We're in a recession with four or five job seekers to every open job, according to the latest stats -- so it's not news that the government is sending more in unemployment benefits to those out of work than it did a few years ago. Today, the Senate is expected to vote on those benefits, after the demise yesterday of a filibuster by some who said the country could not afford the bill's benefits (although many of those senators do want to reinstate the Bush tax cuts, which were originally designed to sunset precisely because they are fiscally unsustainable).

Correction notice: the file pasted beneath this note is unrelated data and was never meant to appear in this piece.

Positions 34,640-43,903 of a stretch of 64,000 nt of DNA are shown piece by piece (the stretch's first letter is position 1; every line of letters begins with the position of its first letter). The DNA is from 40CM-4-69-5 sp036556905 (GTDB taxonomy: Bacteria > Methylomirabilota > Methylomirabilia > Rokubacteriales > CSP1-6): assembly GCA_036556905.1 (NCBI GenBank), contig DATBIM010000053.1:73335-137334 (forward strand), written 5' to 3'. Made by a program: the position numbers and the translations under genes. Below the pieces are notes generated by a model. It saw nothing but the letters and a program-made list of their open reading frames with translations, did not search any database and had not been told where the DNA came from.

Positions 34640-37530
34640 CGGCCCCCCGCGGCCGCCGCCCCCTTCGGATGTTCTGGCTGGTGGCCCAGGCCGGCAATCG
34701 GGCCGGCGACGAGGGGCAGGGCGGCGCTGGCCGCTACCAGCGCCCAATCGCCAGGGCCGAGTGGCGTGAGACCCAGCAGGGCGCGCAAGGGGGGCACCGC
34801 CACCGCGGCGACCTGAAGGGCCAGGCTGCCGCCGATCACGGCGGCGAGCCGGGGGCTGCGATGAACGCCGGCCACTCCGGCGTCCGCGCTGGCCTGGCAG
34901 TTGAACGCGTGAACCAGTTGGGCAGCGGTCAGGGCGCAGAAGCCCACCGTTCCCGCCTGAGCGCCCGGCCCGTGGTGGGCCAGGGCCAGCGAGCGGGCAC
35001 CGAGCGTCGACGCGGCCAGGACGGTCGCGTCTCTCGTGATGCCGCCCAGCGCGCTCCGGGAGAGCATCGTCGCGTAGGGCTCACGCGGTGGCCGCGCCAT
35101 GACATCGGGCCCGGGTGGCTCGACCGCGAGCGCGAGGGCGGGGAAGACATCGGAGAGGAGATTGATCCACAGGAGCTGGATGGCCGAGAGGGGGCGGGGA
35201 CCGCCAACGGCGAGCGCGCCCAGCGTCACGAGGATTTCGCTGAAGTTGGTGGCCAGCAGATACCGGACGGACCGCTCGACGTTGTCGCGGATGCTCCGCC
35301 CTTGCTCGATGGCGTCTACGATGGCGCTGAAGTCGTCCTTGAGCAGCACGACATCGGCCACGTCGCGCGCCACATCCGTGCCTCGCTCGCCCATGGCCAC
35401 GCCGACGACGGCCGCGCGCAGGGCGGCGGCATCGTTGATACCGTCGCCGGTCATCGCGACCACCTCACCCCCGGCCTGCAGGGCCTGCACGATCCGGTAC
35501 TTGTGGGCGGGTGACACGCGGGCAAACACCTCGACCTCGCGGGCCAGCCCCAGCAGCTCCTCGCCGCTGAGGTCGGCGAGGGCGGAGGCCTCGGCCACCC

With so many Americans hunting for work and being pushed towards the economic edge, the biggest question is the moral cost of not extending those benefits.
But it's also important to understand the economic cost of those benefits -- and that cost is much lower than you might think, because those benefits stimulate the economy. According to a report out this week about increased unemployment spending in the first part of this year (compared to 2007):